Formerly belts were used on the feed-carrier; but any choking of the ears would cause the belt to slip and thus suspend the action of the carrier. Then the sprocket-wheel as a drivin g device, engaging an open-linked chain, was adopted. Then it became necessary to prevent the shelled corn which is among the ears from getting under the chain, as corn under the chain would raise it off the sprockets of the drivewheel, or so near the top of the sprockets as to break them 011'. Such grains of corn could be kept from getting under the chains only by running the latter so taut that but an occasional grain would get under the chain, and that by the pressure and strength of the chain would be ground topowder andrenderedharmless. It is practically impossible to make the different chains of precisely the same length in the first instance. They are generally cast of malleable iron, and different links contract in a different degree in cooling. Again, the wear of the several links varies, being contingent upon the density or hardness of the material, which is not uniform. In the belts any degree of tightness could be attained by cutting and resewing the belt; but no alteration can be made in these chain-carriers less than alink. It is evident therefore that adjustment was essential. This could not be accomplished by introducing a third bearing, as is done in some machines, for the reason that such bearing could not be placed under the upper half of the chain without changing its line, and if placed over the under half of the chain there was danger of cars of corn being drawn between said bearing and the chain and breaking the latter. These feed-chains 0 run over driving-pulleys at the upper end of the feedbox A, all of which pulleys are rigidly affixed to one common drivin g-axle. These feedch ains 0 run on the same plane with the same velocity, and are, in fact, mere subdivisions of a wide carrying-apron, each form of subdivision being adapted to secure greater uniformity in the feed, and my device, as claimed in claim 3, is a successful mode of separately adjusting each of such subdivisions.
G G are sprocket-wheels,havin g a spool-like conformation on their carrying-surfaces, consisting of the curved ends p, raised to about the height of the spurs bon the link D. Around the wheels G, on the inner side of the curved ends 9, are located the series of strippersj. These latter are set parallel with the axis of the wheel G, and haveatbininneredge slightly concaved. When the sheller is in operation the sprocket-wheel G engages the chain 0 and rotates it in the direction of the shelling devices. The ears of corn are thus drawn up and forward by the spur or cup links D, and delivered into the sheller.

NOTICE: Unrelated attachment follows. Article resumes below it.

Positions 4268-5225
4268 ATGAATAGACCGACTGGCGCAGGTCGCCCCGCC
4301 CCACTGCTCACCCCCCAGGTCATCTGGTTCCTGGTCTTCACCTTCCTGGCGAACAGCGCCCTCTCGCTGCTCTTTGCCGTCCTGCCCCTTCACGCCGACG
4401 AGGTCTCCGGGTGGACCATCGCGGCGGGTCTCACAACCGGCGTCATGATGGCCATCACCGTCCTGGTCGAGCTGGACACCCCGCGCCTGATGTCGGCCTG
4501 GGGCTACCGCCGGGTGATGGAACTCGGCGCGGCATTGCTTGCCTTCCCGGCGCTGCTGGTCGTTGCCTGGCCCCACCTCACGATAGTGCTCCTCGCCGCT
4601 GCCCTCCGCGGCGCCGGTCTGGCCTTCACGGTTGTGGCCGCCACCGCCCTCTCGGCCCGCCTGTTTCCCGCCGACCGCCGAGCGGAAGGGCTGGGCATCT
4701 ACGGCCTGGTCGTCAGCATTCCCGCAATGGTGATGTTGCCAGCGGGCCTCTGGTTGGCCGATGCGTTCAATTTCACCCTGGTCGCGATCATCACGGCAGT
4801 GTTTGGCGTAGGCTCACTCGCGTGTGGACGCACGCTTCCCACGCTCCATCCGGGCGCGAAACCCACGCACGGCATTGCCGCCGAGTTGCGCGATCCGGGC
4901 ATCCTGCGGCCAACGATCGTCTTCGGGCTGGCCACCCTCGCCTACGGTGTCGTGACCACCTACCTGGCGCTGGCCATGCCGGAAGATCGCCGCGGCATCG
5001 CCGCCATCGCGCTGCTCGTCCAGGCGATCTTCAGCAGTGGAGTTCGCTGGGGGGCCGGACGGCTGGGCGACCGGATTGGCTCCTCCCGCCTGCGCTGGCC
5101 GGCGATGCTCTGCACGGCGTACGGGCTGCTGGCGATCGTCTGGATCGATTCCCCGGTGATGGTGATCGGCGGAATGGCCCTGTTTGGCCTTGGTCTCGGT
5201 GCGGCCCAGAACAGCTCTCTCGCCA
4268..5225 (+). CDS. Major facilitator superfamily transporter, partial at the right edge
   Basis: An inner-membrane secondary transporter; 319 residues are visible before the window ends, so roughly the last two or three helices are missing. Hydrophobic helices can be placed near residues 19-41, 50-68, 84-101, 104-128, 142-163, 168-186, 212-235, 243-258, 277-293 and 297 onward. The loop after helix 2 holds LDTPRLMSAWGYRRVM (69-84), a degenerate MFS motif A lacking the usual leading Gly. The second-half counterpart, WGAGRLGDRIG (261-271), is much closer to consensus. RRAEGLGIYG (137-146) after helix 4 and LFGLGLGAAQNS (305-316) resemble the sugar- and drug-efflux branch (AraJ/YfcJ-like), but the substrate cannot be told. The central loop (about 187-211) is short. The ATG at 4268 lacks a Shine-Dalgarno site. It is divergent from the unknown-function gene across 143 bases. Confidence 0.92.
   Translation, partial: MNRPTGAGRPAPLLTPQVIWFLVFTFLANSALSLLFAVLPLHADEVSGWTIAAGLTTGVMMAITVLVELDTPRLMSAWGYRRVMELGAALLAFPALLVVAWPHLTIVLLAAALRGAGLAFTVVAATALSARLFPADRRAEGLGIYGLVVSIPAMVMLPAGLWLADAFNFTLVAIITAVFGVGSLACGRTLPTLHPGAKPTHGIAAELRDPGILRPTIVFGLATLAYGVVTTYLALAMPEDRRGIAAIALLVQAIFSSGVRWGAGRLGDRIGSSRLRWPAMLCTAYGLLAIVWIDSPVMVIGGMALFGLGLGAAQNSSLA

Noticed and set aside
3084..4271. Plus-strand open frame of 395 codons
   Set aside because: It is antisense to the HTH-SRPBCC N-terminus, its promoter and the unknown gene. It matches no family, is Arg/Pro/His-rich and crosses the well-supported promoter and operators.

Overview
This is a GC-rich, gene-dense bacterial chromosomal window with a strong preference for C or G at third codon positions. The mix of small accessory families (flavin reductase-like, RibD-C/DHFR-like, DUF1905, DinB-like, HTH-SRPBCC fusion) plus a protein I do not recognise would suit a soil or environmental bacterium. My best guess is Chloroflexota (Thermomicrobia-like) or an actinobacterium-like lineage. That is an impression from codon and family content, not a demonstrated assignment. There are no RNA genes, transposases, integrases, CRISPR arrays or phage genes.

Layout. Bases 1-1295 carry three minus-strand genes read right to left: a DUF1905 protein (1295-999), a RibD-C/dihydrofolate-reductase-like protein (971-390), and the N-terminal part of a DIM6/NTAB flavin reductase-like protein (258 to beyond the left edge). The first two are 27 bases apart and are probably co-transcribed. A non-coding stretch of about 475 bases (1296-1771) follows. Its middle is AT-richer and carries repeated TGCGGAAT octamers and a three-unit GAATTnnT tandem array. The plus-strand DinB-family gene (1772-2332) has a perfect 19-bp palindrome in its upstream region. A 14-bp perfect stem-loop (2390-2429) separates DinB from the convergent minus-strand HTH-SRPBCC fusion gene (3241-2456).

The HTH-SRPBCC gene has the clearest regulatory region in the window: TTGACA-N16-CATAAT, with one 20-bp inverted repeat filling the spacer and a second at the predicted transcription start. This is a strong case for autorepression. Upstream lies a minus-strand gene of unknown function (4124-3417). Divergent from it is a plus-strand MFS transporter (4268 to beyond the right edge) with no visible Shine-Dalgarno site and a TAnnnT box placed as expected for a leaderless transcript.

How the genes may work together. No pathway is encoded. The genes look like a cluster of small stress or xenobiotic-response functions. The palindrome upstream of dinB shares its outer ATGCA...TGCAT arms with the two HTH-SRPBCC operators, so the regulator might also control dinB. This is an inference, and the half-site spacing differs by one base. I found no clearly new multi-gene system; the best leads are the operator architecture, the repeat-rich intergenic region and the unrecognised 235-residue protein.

If in passing forward and over the sprocketwheel G there should be any crowding or binding from the size or number of ears, the strippersj will shell off that portion which comes in contact with them, and thus relieve the strain on the chain 0 and all other parts of the feeding devices.
H is a picker-shaft, provided on its outer surface with the pickers k, and located directly over and parallel with the wheels G. The shaft H is located so low that any overriding ears are struck by the upper half of such shaft and knocked back into the feed-box A. The pickershaft H also partially shells any crowding cars which may tend to wedge in between it and the wheel G, until they are sufficiently reduced in circumference to pass through without bindin g or any unnecessary friction, the strippers j at the same time performing a like otiice on the under side of such crowding ears.
As the ears of corn vary in size in different lots, and also in the same lot, the picker-shaft H is seated adjustabl y as follows: Such shaft is journaled at each end in the box I. From the latter an arm,m, extends to the rear, which is pivotally attached at its rear end to the side of the sheller. A post, n, is set in the upper part of the box I, and around the latter is coiled the wire spring 0, having its lower end resting on the box I, and its upper end abutting against the lower side of the upper plate of the cornsheller frame. By this arrangement the pickershaft H is allowed to adjust itself vertically, and thus open and close the space between it and the sprocket-wheel G, as the different sizes of the ears of corn may necessitate. The shellerframe, where the shaft H passes through it, is slotted vertically to permit the above-described adjustment of the shaft.
What I claim as myinvention, and desire to secure by Letters Patent of the United States, is
1. In a corn-sheller feeder, the chain 0, provided at intervals with the cup-link D, the latter having the spurs b b, constructed with athin upper edge and greater Width in the line of resistance of and interconnected by the back 0, substantially as shown, and for the purpose mentioned.
2. The feed-box A, provided with the strips 0 e, in combination with the chain 0, having the cup link or links D, said strips being adapted for furnishing a carrying or supporting surface for said chain, while limiting the wear to the sides of the links, substantially as herein shown and. described.
3. In a corn-sheller, the combination of the feed-box A, subdivided into longitudinal compartments d, endless feed-chains O 0, running lengthwise through said compartments, driving-wheels arranged at the upper end of said box, around which said chains pass, rollers E E, arranged in separate frames at the opposite end of said box, around which said chains pass, and exterior adjusting mechanism connected to said frames, whereby either one of said chains is adapted to be adjusted independently of the other chain, substantially in the manner as and for the purpose herein shown and described.
4. In a corn-sheller, the sprocket-wheel G, provided with the ends 19 and strippers j, constructed as described, and for the purpose 20 shown.
5. In a corn-sheller, the herein-described arrangement 0f the picker-shaft H, having the HARVEY PAOKER.
Witnesses GEO. S. TRACY, CYRUS KEHR.
|Citing Patent||Filing date||Publication date||Applicant||Title|